Among the 325 pairwise comparisons between populations, π xy ranged between 0.0079 and 0.0097 with a mean of 0.0088. From this we observed that the levels of within population nucleotide diversity (mean π = 0.006) are of a similar magnitude as between population divergence (mean π xy = 0.0088). This indicates that each population maintains considerable genetic variation, and that there is little evidence for substantial genetic differentiation between populations (see below).

Pairwise π xy values were also used to generate a principal coordinates analysis among all populations. Diapause status appears to be the most important factor in population differentiation (Figure 5). The natural state for WCR is diapause, and the trait shared by all 5 non-diapause populations was inherited from a single source [56]. This non-diapause trait was developed after several generations of mass selection, and because of its complex inheritance, it has been suggested that it is likely a complex polygenic trait [56]. Consistent with this hypothesized mode of inheritance and strong artificial selection for its maintenance, we find 253 unigenes that are π xy outliers when comparing all diapause versus all non-diapause populations (Additional file 11 and Additional file 12; see Methods). These outlier unigenes may include causal alleles for the non-diapause phenotype, but likely also include linked loci that have been differentiated between diapause and non-diapause populations by genetic hitchhiking.
https://static-content.springer.com/image/art%3A10.1186%2F1471-2164-15-195/MediaObjects/12864_2013_Article_7033_Fig5_HTML.jpg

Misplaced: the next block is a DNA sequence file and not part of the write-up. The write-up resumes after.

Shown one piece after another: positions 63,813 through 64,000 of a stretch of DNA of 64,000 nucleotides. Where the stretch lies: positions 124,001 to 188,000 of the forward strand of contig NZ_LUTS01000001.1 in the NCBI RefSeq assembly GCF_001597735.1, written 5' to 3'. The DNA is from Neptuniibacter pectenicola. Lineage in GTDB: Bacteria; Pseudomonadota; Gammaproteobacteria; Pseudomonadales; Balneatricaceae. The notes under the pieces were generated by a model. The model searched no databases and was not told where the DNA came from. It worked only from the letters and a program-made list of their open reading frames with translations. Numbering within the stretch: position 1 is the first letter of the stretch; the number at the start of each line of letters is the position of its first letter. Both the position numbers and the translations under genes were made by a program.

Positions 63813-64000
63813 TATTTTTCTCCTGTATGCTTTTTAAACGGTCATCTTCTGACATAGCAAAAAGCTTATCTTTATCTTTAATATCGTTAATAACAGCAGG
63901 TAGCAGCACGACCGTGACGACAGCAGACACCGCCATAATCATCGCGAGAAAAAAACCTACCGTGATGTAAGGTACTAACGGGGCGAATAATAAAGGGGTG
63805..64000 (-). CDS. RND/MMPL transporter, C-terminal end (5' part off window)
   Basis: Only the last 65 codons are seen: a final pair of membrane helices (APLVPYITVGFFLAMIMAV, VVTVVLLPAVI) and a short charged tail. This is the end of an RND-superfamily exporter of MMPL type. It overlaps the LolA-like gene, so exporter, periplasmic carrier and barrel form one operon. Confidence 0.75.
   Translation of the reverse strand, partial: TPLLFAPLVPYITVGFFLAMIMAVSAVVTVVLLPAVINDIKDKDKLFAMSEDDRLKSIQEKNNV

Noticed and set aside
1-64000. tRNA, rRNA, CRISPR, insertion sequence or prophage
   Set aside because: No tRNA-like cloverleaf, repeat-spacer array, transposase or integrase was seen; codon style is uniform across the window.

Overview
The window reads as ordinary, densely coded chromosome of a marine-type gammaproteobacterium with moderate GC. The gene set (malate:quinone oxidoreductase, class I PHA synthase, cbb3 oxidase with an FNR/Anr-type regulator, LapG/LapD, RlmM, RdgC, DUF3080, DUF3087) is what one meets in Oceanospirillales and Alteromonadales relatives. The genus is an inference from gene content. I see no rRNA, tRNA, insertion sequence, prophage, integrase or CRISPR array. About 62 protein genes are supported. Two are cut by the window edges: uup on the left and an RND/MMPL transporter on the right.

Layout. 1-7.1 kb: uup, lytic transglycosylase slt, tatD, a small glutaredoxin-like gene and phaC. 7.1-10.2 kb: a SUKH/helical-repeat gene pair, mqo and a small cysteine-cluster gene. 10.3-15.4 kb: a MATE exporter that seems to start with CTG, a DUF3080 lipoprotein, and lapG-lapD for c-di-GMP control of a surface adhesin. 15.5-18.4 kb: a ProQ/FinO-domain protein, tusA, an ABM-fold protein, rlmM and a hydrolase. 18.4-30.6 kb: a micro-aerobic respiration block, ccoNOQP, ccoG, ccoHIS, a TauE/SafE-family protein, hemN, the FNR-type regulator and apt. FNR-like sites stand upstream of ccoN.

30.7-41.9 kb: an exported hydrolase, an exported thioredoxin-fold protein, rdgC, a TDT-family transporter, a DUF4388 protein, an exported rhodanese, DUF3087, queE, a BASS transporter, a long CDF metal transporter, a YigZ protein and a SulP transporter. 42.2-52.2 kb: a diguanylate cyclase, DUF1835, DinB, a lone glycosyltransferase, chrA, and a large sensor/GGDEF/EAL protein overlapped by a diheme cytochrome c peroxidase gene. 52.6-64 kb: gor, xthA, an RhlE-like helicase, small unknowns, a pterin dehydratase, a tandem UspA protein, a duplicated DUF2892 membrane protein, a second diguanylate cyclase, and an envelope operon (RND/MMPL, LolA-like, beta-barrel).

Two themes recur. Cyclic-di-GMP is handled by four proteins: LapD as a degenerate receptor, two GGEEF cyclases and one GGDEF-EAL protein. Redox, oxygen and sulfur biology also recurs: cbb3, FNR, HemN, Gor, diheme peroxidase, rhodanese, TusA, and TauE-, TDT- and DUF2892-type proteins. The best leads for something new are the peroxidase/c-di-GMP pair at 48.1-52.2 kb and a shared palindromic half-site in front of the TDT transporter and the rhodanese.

Figure 5

Principal coordinate analysis using genetic distances between 26 WCR populations. Diapause populations are colored in black and non-diapause population are red. Populations with a reduced response to Cry3Bb1 are denoted with open squares, while populations with unknown or low to intermediate resistance are denoted with filled circles.

To more formally address population differentiation we estimated FST pairwise between all populations for all 10,359 unigenes with a hit to the NCBI nr database. Mean FST between all populations across all unigenes was 0.052 (95th percentile bootstrap confidence intervals [0.051, 0.053]), and only 5.6% of all unigenes had FST values > 0.2 (Additional file 13). The overall pattern of low FST indicates little genetic differentiation among WCR populations, even across distances of approximately 1,500 km. These findings are consistent with earlier work in WCR, which also found low levels of genetic differentiation between field collected populations [2225]. They are also consistent with our observation that new SNP discovery saturates fairly quickly as new Corn Belt populations are sampled (Figure 4).